If the dehumanizing setting weren’t enough, the story goes that Ol’ Henry was such a hump that if you were on the commode he could drop in to see what you were making. Better have something to show the MAN. Later, of course, there were the unions and I am a proud former member of the UAW. When later I worked in the FoMoCo Surface Coatings Division R&D lab, in homage to Henry, the bunch of us crammed into the  lavatory stall to get the boss’s signature on an important document. Boys will be ... 

Here is an historic postcard of the Highland Park Plant. 

I kid. That's not me. 

When I was a boy the annual automobile show at Cobo Hall downtown was a DAY in my life. Every year me and my sidekick, Cousin Kenny, got an eyeful of all the new car models; some concept futurifics; and all those gorgeous, straplessly begowned models on the turntables with their graceful hands pointing out the car features. We came home with shopping bags full of brochures; full color on heavy shiny coated paper. In the mid-1950s I could list for you all the details of every model. (Kind of like how Corvette, Ferrari, Morgan, Jaguar, and Porsche aficionados are today. Or, those baseball fans who can tell you who batted last in any inning of any particular game in any given year. And … batting averages, life histories, and every other stat too. How about those Tigers?)    

In younger days I also made the rounds of the many car dealers, domestic and foreign. My tastes went primarily to the imports. My Aunt and Uncle lived near a foreign car service shop and when we visited on Sundays I would mosey on over and sit in the cars in the service lot.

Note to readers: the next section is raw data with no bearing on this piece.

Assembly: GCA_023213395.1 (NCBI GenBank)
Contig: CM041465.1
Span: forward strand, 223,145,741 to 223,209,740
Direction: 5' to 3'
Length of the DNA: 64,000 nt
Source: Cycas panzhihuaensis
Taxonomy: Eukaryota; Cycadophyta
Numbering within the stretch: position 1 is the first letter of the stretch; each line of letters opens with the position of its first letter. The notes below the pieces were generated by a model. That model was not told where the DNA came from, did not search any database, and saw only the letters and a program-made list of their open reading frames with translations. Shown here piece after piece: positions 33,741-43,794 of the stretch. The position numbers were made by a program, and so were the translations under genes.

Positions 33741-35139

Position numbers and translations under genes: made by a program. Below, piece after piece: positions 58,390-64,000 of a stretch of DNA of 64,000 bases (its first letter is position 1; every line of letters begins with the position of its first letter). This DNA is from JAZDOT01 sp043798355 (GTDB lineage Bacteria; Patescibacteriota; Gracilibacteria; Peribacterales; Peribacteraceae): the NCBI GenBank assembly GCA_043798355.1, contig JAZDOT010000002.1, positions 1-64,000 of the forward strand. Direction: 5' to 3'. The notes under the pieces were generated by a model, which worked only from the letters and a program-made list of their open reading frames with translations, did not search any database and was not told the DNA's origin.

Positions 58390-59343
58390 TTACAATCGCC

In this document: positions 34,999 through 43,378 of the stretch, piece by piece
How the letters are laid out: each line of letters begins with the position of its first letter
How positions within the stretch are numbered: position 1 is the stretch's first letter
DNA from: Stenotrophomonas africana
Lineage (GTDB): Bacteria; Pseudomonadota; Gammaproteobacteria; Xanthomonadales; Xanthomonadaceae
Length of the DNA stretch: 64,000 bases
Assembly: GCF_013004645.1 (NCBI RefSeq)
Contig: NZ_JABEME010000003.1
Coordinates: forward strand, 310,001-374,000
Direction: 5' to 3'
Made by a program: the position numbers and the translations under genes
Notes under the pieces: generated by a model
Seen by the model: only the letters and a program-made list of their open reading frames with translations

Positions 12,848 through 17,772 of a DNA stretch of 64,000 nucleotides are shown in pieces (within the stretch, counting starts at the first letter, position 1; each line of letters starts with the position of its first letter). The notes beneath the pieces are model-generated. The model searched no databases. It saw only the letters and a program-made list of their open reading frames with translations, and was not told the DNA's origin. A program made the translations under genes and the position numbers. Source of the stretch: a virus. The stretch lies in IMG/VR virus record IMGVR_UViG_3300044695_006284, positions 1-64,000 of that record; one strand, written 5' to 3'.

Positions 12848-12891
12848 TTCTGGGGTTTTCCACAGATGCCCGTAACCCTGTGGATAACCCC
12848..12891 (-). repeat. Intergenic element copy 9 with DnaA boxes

I was always on my bike exploring Detroit and suburbs and stopping in on the car dealerships. I remember a car salesman at a Fiat dealership. My bike (French Rochet Track...single fixed gear, no brakes) propped up outside the showroom window and me looking over a Fiat Abarth Zagato. Bright red with those unique twin bulges on the top, carried down to the back. Without any apparent reason he told me to go away and come back when I had some money. No goodwill created there. Thank God that car sales people nowadays are such wonderful enlightened examples of the species. Later when I had a license to drive I made more than a few visits to test drive some imported exotics. A Triumph TR3 and (almost) a Porsche Speedster. 

I fondly remember cars in the neighborhood too. The 1947 Chrysler Town and Country Convertible and the 1953 Cadillac Convertible owned by some of the local young bachelors. 

My father owned a 1947 Chrysler Windsor and the most memorable things about that car, besides the huge back seat, were the dash and the "Highlander" plaid insert upholstery. 

After that we owned a 1953 Chrysler Windsor four door. It was a bright cherry red with a white top and wide white sidewall tires. "Snazzy" it was, indeed. Same interior as in the 1947. I remember when my father bought that car. In those days the dealers affixed metal dealer tags on the back trunk lid. Even at that young age I was willing to forego the privilege of driving around advertising the dealership. I prevailed and saved having holes drilled in our classy new car.

And the very shiny black Hudson Hornet Convertible owned by an old man down the block. I used to go over and watch him wash and polish the car.

Or the Chrysler Airflow meticulously restored by a neighbor in my Cousin's neighborhood.

And the always snazzy Uncle Max and his snazzy fully loaded 1953 Pontiac Chieftain Eight Deluxe Convertible. As sporty as Uncle Max was, he never gave me the time of day. What a prick. Nice taste in cars though. Maybe some compensation going on there?